The Bible in translation: ancient and English versions
The Bible has been translated more often than any other piece of literature and is currently available in over two thousand languages, with several languages having numerous versions. Outlined here is the history of Bible translation, including a careful analysis of more than fifty versions of the Bible.
One of the most respected living biblical scholars, Bruce Metzger begins this engaging survey with the earliest translations of the Old and New Testaments, before proceeding to English versions dating from the eleventh century to the present. Metzger explores the circumstances under which each translation was produced and offers insights into its underlying objectives, characteristics, and strengths. Since the author has served on a number of Bible translation committees, his knowledge of the evolution of Bible translation flows not only from careful research but also from personal experience.
"A highly informative and interesting account of the history of the English Bible. Professor Metzger has pointed out the qualities-good and bad-of all the versions, from that of John Wycliffe to the New Revised Standard Version of 1990. He has not neglected the Jewish translations of the twentieth century or the simplified, easy-to-read versions, and even includes the various paraphrases of the English Bible. All of this is done with clarity, humor, and sound judgment. His book will be a valuable vade mecum for all pastors, students, scholars, and general readers."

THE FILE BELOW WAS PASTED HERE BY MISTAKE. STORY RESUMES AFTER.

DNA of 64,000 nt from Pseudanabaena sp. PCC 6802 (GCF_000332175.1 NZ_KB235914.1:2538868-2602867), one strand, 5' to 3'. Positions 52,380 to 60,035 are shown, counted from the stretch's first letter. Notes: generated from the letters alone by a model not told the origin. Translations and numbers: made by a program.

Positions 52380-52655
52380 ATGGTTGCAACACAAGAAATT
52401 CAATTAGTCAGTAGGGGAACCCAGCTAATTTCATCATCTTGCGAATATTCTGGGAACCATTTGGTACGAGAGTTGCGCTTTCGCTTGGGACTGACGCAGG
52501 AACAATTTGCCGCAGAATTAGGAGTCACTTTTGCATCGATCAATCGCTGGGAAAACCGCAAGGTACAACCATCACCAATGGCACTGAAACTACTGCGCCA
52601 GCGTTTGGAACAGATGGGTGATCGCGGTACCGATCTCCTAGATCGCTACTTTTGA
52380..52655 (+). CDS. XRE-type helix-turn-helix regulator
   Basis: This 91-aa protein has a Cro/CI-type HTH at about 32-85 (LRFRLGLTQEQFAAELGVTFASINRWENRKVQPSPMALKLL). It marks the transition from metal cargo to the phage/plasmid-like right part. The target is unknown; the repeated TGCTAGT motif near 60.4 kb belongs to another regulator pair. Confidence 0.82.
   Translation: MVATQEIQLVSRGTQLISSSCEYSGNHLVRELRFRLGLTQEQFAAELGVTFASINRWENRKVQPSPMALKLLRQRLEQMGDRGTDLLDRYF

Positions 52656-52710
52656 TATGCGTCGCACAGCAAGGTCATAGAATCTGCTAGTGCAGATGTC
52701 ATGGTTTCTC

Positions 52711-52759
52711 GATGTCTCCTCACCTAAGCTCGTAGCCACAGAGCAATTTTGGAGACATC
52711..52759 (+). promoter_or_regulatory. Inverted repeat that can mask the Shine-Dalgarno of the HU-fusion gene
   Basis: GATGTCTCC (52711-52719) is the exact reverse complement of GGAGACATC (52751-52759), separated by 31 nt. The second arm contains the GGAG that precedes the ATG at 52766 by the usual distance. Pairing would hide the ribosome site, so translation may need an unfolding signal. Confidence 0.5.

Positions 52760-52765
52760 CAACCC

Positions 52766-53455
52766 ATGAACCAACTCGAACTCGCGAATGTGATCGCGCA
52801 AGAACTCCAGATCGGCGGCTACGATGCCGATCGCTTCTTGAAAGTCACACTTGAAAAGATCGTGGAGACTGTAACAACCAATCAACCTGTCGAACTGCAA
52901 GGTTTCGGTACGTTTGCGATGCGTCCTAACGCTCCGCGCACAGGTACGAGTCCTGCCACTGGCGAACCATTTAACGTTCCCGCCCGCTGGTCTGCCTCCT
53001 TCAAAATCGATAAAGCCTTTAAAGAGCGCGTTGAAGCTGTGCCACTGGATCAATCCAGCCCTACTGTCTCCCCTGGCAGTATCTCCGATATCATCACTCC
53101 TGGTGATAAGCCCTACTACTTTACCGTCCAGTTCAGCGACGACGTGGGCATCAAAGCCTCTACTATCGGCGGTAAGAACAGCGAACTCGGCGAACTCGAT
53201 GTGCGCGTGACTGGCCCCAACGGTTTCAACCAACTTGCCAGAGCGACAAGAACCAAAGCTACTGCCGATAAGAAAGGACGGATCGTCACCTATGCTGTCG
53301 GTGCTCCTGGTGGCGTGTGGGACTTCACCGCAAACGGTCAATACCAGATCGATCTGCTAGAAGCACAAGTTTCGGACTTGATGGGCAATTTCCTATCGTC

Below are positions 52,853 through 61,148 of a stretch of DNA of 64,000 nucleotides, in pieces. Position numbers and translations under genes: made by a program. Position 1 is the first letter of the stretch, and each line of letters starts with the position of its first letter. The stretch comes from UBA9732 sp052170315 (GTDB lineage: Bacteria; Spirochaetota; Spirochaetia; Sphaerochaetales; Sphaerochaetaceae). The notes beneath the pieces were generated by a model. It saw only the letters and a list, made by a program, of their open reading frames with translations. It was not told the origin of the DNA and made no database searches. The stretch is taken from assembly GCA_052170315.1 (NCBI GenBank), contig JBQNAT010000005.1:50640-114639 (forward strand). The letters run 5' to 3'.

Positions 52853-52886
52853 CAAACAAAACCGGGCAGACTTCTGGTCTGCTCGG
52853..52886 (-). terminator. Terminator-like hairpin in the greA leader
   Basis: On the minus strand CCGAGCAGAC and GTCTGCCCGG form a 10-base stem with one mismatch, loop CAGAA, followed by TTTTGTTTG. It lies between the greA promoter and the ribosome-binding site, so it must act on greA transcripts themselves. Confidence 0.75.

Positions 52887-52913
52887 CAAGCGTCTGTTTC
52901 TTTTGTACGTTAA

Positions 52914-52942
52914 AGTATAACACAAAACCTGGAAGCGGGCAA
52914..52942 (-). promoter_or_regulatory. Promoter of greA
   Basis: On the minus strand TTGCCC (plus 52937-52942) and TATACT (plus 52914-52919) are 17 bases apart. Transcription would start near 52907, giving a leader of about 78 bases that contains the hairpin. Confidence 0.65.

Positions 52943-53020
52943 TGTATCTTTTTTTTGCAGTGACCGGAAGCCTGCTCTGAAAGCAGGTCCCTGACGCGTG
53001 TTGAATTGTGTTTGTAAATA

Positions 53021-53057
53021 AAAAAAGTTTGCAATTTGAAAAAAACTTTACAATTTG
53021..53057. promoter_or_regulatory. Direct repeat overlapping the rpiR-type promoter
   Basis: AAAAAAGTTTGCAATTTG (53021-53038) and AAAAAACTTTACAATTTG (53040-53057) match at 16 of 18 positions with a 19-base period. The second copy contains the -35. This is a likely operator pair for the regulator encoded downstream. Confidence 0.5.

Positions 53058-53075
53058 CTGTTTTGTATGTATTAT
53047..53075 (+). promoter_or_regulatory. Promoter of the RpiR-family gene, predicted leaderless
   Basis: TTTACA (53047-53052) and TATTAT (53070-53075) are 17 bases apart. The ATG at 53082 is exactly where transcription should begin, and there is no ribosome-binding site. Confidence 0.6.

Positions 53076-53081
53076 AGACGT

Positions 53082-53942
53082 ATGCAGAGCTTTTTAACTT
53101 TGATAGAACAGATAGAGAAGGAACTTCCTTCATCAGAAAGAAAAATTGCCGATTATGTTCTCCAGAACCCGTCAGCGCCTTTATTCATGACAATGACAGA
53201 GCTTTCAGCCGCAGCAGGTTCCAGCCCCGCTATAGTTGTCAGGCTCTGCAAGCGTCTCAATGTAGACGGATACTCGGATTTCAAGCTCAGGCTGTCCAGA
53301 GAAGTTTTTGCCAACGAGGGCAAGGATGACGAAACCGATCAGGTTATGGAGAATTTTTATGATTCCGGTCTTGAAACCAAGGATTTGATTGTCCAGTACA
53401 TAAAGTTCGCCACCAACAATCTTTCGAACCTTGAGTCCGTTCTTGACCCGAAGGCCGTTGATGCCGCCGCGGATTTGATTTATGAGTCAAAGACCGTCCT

-Joseph A. Fitzmyer, S.J., Catholic University of America
Bruce M. Metzger (Ph.D., Princeton University) is George L. Collord Professor of New Testament Language and Literature Emeritus at Princeton Theological Seminary. An expert in ancient biblical manuscripts, he has participated in three major Bible translation projects and was chairman of the NRSV translation committee.
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TITLE: " 'Tradutore ... Traditore !' - simply put, a Fascinating and Titillating Read" December 7, 2006
The famous Italian adage (translated "Translator ... Traitor!") is the first thing that came to mind as I was reading through "the Bible in Translation" by well known New Testament and biblical canon scholar Bruce M. Metzger. This 200 pager offers a fast read (and a good introduction) of the history of ancient biblical manuscripts, and the progression of english translations across the middle ages into our modern times. I whole heartily recommend "the Bible in Translation - ancient and English versions" to any clergy member, seminarian/theology student (if they haven't had it in their courses), and any God-fearing Christian who wants to understand why and how come we have various english translations in our modern times (KJV, ASB, JB, RSV, NIV, etc. and their newer revisions).
Bruce M. Metzger is best known for his classic "The Canon of the New Testament: Its Origin, Development, and Significance," Oxford University Press.